“Everything we hear is an opinion, not a fact. Everything we see is a perspective, not the truth.”
I think this statement relates to our inner selves as well as our external lives. Life doesn’t have to be perfect and nor do we. We are a work in progress and thinking of ourselves in relation to the world and others as fixed or permanent (absolute fact and absolute truth) is very rigid. It leaves us in a weakened position incapable of change whereas we are vastly capable of growth and change, of tempering our opinions of ourselves and seeking and hearing differing perspectives to our own inner ones. Our childhood experiences may have taught us that life is a certain way for us because of our gender, ethnicity, social status, parentage, personality, learning style etc etc. These things have impact for sure, but ultimately they are not absolute facts that stop us progressing as humans.
Further to this, understanding the notion that our inner mind is not always in control of our thoughts and feelings gives us the power to have greater effect on these things. Cognitive agency is a concept I feel should be re-examined and just yesterday I found a book review of: ‘This Idea Must Die’ where this topic is addressed:
According to philosopher Thomas Metzinger, we need to let go of the idea that we always control what we are thinking and feeling.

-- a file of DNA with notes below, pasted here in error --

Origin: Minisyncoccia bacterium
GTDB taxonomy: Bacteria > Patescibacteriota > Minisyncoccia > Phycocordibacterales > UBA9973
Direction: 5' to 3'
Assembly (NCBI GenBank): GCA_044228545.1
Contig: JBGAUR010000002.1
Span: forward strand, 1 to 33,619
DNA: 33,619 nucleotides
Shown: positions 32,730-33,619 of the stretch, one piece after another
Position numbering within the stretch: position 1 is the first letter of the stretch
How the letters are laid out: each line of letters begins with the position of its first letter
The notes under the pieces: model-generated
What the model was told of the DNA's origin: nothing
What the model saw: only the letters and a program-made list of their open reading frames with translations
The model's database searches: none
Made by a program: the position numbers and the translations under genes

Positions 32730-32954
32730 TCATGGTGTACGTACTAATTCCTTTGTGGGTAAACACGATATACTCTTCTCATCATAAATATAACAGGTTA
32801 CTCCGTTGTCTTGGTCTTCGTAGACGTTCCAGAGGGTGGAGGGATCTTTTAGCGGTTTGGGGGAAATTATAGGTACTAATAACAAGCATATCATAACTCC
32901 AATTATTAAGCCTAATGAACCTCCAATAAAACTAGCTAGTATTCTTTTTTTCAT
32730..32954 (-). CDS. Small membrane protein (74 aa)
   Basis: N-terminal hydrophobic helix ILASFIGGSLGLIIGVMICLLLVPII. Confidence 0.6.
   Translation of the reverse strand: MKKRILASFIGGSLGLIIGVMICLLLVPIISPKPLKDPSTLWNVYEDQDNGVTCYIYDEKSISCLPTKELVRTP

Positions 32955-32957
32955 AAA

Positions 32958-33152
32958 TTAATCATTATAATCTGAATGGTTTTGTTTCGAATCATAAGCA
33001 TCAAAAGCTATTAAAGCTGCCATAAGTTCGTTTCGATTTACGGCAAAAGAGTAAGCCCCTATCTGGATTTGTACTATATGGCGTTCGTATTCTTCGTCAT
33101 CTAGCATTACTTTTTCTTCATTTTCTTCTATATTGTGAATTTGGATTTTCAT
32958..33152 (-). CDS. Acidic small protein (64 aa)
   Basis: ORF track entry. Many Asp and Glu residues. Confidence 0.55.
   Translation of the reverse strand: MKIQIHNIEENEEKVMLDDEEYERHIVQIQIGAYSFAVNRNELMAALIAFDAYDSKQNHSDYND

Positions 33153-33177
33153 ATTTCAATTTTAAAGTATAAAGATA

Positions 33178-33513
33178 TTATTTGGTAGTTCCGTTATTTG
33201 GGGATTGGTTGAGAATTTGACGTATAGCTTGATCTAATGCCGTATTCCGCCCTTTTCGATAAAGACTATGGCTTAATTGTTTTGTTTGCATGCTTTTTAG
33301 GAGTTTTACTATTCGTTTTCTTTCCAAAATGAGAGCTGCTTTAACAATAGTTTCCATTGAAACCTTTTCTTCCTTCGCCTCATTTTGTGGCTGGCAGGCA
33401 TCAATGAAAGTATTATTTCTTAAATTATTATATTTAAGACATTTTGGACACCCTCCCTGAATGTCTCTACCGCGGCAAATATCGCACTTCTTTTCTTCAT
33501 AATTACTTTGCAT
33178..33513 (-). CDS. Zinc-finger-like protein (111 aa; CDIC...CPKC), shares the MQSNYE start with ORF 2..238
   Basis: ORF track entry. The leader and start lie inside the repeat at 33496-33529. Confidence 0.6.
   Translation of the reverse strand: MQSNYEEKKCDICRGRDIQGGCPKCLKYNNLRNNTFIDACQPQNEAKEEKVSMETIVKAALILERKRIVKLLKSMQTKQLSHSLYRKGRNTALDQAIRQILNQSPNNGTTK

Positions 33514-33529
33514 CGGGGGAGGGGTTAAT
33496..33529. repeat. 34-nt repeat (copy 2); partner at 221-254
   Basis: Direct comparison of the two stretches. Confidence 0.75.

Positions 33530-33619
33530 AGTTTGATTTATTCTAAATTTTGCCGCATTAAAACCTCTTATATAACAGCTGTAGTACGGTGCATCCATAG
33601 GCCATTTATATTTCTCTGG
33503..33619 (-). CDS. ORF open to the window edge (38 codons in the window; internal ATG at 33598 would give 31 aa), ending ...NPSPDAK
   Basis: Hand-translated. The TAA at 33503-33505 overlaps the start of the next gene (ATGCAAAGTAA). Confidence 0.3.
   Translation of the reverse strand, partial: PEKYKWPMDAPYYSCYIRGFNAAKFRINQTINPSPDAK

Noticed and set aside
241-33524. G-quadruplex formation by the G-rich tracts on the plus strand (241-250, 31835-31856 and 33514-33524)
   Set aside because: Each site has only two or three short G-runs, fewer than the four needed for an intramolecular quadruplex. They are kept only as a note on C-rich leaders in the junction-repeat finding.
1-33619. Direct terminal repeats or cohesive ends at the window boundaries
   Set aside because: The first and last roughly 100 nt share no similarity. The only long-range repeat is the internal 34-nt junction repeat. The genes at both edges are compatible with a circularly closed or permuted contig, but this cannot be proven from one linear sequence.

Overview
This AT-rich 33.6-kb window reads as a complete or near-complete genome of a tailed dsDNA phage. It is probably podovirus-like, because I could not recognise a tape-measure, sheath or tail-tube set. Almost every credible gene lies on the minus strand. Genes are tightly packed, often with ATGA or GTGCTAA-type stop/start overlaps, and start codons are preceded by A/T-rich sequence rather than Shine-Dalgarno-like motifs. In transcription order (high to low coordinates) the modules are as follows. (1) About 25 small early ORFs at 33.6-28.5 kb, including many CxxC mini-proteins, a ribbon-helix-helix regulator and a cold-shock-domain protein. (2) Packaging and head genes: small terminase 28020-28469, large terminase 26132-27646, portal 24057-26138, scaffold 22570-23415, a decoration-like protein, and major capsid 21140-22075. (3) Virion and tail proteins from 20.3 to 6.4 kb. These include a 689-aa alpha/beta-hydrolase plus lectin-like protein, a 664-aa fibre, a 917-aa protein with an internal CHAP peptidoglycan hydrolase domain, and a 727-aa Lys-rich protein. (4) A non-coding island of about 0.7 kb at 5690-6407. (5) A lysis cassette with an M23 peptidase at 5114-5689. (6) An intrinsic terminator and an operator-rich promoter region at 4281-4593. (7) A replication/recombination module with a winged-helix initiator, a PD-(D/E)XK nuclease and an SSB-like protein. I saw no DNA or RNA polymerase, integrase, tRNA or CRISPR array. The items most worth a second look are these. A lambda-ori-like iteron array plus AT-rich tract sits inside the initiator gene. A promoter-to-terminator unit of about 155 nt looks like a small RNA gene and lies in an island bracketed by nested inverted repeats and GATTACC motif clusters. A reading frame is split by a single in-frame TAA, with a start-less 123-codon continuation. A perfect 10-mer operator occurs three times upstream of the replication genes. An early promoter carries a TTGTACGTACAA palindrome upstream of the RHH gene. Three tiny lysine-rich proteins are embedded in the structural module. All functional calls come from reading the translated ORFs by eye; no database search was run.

Most of the time thinking isn’t something you do, but it’s something that just happens to you. Recent research shows a significant portion of our waking hours is spent mind-wandering – ruminating, planning, fantasizing, etc.
If you’ve ever tried meditation then you know firsthand that you aren’t in very much control of what goes on in your mind.
Letting go of the need for complete “cognitive agency” is important, because it teaches you that you don’t need to beat yourself up over every thought or emotion.
This is often the exact opposite of what is taught in a lot of self help circles – where people are told to monitor every single thought and make sure it’s positive and uplifting. And if their minds are negative, then it’s ultimately their fault.’
Sometimes our thoughts and feelings are dark, banishing these thoughts and replacing them with positive uplifting ones seems false and dangerous practice to me. If we are having negative thoughts, ‘why are we having them’ seems a better option. We can take offense at the thoughts of others or own thoughts, or we can examine them. Accepting the fact that sometimes our thoughts and feelings are random and have no true bearing on our present reality is also empowering. When we can explore our thoughts and feelings with honesty we deepen our humanity and understanding of ourselves. Well, at least I like to think so!
image un-credited on the web